By Maria Medina

GILROY (CBS SF) — Authorities arrested a California community college instructor, Alan Viarengo, with ties to the far-right, anti-government “Boogaloo” movement last week for allegedly sending more than two dozen threatening letters to Santa Clara County Health Officer Dr. Sara Cody.

Alan Viarengo (Santa Clara County Sheriff’s Office)

“To the effect of, ‘It’s over,’ ‘You’re done,’ ‘Goodbye,’ ‘Eat (expletive) and die,'” said Santa Clara County Sheriff’s Office Lt. Brendan Omori. “He was relentless.”

A woman who spoke from a window inside Viarengo’s Gilroy home told KPIX that she did not want to comment.

Along with the Santa Clara County Sheriff’s Office arrest of the 55-year-old Viarengo, authorities seized large amounts of firearms and explosives from his family’s home in Gilroy, according to a press release. Court records reviewed by the station show detectives found more than 100 firearms and thousands of rounds of ammunition, tools for making ammunition and Confederate flags.

(Santa Cruz County Sheriff’s Office)

“There were guns and ammunition all over the house,” said Omori. “In closets, in safes, everywhere, just stacked up.”

Authorities charged Viarengo with felony counts of stalking and harassing a public official. He has not entered a plea as of Tuesday. His bail was revoked and he remains in jail, according to the sheriff’s office.

Viarengo also allegedly sent a disturbing letter to the widow of Santa Cruz County Sheriff’s Office Sgt. Damon Gutzwiller, who was killed in June by alleged Boogaloo-linked suspect Steven Carrillo. The 32-year-old Carillo, an Air Force sergeant from Ben Lomond, is also accused in the May murder of federal officer Dave Patrick Underwood, in Oakland. The letter contained language mocking Gutwiller’s death and wishing death upon more law enforcement officers, the sheriff’s office said.

“It’s quite disgusting to be quite honest with you,” Omori said.

Some in the Boogaloo anti-government movement have taken to protesting pandemic-related public health restrictions, carrying firearms and warning of violence, saying the directives by states and cities are a violation of their rights. The extremist movement uses an ’80s movie sequel as a code word for a second civil war.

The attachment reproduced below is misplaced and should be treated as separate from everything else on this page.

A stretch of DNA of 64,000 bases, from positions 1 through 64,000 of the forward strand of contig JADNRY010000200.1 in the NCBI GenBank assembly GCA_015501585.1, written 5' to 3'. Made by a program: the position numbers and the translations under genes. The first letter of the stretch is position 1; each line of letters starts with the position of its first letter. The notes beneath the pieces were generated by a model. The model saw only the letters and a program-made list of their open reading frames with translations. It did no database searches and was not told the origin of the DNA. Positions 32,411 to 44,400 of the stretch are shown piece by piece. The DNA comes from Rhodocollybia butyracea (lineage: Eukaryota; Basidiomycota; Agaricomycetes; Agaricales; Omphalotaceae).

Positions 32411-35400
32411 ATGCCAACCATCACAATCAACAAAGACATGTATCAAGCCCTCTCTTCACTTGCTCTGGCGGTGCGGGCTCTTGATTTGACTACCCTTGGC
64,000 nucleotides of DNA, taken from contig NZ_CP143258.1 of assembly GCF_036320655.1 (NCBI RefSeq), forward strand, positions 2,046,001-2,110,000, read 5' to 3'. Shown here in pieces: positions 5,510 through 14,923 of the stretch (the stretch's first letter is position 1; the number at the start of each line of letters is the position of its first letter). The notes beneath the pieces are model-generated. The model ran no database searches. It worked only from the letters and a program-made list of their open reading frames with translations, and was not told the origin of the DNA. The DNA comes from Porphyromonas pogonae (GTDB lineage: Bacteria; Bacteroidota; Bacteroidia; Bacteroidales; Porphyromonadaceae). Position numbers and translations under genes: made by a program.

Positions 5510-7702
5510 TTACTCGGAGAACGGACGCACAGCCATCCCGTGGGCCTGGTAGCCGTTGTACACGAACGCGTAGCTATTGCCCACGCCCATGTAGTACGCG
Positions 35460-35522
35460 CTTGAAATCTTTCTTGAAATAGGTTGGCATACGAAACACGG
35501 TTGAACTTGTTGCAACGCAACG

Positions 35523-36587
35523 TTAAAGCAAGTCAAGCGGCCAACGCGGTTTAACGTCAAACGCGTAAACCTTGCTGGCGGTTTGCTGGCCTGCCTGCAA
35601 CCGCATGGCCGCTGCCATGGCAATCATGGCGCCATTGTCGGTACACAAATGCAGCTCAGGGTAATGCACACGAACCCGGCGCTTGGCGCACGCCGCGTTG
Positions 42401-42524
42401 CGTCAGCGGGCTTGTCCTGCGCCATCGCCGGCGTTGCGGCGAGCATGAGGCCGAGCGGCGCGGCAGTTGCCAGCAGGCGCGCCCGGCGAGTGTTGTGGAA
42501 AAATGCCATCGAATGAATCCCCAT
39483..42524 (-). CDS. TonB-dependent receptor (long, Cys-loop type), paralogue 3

Dr. Cody has been one of the nation’s most visible official proponents of stay-at-home orders, social distancing and wearing masks, which has led to threats and even demonstrations at her home.

She has previously acknowledged receiving threats, telling the San Jose Mercury News in July, “we’ve all taken more heat than we usually take. I try as much as possible to keep my head down.”

Investigators believe Viarengo sent 24 letters to Dr. Cody from April 8 to July 29 and some contained “Boogaloo” slogans and imagery, according to the police report reviewed by KPIX. The letters apparently became more and more offensive, aggressive and threatening.

“I’m glad you are getting threats,” the person wrote in a June letter, according to the police report. “I posted your residence everywhere I could; I hope someone follows through.”

The report indicates that on July 29, detectives tracking Viarengo watched as he drove a black Tesla Model 3 to a mailbox and dropped a letter inside. The letter was addressed to Cody and mocked her handling of the pandemic. He was arrested a month later.

San Jose attorney Cody Salfen defended Viarengo as a “dedicated father, husband, community activist, respected professor, and volunteer” and blasted the prosecution and law enforcement for its heavy-handed tactics.

“At this time we have allegations,” Salfen said. “Allegations are not facts.”

In a message to faculty and students on Tuesday, the superintendent and president of the Gavilan Joint Community College District said the charges are not related to Viarengo’s work there.

“As members of the college community, however, we are shocked and saddened by what took place, and will cooperate with law enforcement fully if it is required,” said Kathleen A. Rose in a message provided to The Associated Press.

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